The landscapes of “Paradiso Perduto” are eleven works of various size, filled with mood (Stimmung) and latency. Both words are crucial for the series and were suggested by Humbrecht in “After 1945.” They draw our attention to the new features of the presence — not to the bodies themselves, but to their effects, not to the texts, but to something that can be found between the lines. For these gaps also are the elements of the world, the perception of which does not necessarily depend on meaning. “Paradiso Perduto” is a terrain full of latency, which attracts our gaze to places where something is hidden, where finding ourselves in “an eyewitness situation” we not only look but also feel the presence of something that has not yet manifested itself clearly, but retains the possibility of happening.

The pointer to “Paradiso Perduto #8” invites us to the closed space of abandoned gardens, where, according to the logic of containers, it is easy to get in but almost impossible to get out. To capture latency the mood is set gradually, first by an inscription on the fence: “РАRАДИSО РЕRДУТО” (Paradiso Perduto #3), that precedes any experience. Then this feeling, transmitted through letters, is supported and grows with immediate hints of things we cannot yet name. Our attention starts with picking up details from the landscapes, full of deadly calmness: phantoms of plants and buildings, notes from the alphabet of tin soldiers that inhabit a hospitable “Paradiso Perduto #8” and the shapes of human targets, and continues into a clear area in the garden or a pond fed by a dwindling stream. Things capture the attention not with “innovation” or “surprise”, but with the presence of silence: from tin soldiers who keep watch near containers (Paradiso Perduto #6), to red fish near a bank with overhanging sunflowers. As a result of a great loss, any boundaries are redistributed and overwritten. “Paradiso Perduto #2” is an apotheosis of boundary trauma. Roads are being erased, running over one another, breaking up while narrowing, pressing on lake trails. Pieces of paper pasted on top are meant to fix broken, vandalized routes that begin in nowhere and lead to nowhere. A similar story, but involving fences, is told by “Paradiso Perduto #7”. Broken threads of connections are opposed by “Paradiso Perduto #5,” where full lines keep accurately numbered containers in tight embrace, somewhere outside of the work stuck to the “Tower. Dreams.” The clarity of these lines removes any attention to the surrounding lawns with ghostly hares, and probably does not refer to the Independence monuments which these lines pass by. “Paradiso Perduto” consists of somewhat altered “family ties” and unattended “family trees”, which create the effect of unsystematic gardens and sparse woods (Paradiso Perduto #3, Paradiso Perduto #4) that, from the angle of a viewer, appear to be unfinished fingerprints.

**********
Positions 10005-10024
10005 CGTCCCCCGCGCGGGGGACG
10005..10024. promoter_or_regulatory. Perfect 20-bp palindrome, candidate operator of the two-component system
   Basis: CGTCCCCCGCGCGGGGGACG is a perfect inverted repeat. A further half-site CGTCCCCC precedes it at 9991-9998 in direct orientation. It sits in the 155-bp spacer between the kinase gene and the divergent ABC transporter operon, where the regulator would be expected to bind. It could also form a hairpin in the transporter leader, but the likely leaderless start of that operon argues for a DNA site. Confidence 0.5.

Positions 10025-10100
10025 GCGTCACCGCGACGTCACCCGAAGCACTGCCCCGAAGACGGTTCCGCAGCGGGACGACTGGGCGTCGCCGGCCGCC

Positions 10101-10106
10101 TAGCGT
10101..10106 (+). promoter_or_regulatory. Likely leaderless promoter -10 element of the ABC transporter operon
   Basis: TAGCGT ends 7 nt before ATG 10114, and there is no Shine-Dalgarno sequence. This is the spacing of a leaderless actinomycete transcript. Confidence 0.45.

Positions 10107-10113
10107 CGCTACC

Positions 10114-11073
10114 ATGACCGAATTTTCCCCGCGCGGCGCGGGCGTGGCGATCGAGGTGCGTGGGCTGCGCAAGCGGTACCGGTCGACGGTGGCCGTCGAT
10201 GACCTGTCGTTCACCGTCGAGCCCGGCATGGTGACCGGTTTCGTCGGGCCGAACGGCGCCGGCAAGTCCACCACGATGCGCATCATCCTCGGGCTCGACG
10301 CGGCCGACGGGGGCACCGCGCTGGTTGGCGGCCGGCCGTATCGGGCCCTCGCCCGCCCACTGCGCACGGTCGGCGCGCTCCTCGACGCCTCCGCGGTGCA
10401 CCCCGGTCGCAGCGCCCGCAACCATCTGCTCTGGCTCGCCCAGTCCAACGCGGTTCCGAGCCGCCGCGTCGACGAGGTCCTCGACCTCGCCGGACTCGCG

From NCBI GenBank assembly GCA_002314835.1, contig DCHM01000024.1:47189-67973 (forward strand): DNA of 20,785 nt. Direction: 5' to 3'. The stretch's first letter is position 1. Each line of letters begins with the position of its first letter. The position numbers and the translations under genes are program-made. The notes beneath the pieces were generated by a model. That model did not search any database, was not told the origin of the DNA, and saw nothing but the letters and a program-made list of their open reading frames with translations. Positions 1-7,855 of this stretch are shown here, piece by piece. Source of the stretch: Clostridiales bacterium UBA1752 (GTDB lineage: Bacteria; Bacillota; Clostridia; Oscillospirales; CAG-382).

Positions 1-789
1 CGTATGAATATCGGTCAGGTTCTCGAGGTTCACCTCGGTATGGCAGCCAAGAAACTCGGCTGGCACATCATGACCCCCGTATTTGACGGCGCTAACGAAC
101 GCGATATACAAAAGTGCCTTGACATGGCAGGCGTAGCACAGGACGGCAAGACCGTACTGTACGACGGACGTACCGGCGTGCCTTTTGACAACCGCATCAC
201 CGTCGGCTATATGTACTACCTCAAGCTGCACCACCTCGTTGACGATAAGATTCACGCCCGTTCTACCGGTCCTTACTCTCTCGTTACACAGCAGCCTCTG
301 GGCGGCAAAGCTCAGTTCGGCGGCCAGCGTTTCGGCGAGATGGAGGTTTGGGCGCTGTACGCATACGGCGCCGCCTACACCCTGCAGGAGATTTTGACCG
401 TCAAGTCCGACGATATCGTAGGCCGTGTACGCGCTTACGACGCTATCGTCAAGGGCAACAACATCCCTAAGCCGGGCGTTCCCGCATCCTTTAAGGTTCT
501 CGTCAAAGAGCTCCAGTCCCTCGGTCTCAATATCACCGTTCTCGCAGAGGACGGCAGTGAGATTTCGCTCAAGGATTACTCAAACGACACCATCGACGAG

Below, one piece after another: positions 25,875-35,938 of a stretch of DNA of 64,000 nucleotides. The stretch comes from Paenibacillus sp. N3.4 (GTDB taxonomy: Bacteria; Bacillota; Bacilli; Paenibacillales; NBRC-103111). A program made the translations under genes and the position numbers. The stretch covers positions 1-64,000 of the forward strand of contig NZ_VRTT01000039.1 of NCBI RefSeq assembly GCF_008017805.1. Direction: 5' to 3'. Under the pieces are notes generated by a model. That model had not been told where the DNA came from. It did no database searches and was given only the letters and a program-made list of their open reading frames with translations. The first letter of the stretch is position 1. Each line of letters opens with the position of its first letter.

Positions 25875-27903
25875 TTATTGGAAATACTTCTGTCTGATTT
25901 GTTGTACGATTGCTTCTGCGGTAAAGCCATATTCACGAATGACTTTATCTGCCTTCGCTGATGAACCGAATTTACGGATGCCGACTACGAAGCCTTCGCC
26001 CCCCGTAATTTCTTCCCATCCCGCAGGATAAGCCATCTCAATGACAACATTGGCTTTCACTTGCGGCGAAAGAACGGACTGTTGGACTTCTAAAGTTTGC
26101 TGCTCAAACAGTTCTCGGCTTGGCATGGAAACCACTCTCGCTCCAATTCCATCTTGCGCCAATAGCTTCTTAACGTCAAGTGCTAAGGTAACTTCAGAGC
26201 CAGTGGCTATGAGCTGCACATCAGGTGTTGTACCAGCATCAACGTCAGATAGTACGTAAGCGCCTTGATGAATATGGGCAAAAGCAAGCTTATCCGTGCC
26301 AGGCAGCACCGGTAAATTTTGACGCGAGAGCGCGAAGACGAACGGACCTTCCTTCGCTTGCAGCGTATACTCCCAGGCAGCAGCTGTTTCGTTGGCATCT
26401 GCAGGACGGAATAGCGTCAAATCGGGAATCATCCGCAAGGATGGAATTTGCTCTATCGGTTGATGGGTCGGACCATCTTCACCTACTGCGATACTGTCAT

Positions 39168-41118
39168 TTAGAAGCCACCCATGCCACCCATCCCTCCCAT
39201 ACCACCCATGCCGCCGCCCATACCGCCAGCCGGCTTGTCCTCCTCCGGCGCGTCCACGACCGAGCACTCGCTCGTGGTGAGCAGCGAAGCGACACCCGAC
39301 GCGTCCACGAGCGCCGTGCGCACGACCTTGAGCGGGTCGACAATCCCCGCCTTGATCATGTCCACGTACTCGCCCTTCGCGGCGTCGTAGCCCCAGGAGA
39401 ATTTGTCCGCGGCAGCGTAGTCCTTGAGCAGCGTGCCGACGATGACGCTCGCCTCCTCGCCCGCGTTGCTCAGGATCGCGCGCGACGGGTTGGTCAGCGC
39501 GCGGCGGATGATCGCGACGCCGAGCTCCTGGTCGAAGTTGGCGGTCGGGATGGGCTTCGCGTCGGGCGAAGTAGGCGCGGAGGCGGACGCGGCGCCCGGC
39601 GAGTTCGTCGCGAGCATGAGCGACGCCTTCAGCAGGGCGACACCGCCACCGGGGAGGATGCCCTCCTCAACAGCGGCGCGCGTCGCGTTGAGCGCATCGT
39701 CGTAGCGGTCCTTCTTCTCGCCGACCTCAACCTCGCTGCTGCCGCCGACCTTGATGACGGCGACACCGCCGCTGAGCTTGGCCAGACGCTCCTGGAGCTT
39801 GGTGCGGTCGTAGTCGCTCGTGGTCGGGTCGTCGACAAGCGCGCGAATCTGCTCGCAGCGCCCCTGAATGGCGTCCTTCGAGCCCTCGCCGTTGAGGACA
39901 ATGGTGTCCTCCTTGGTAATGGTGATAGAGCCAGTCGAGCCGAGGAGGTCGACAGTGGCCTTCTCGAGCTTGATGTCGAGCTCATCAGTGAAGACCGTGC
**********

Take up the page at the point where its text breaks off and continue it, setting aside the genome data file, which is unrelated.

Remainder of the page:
Empty places, hollows that attract the eye to where there is nothing, are the literal expression of latency. Holes, cut in the paper, behind which, depending on the installation, one could find a piece of wood or a bare wall, form the vault of heaven (bound by pencil like a garland) in the composition of “Paradiso Perduto #2,” while in “Paradiso Perduto #1” hollow circles of stars fuel the veins of a settlement. The blind spot of the Moon hangs over “Paradiso Perduto #3” and “Paradiso Perduto #6”, unconsciously recalling the first heaven in Dante’s “Paradiso.”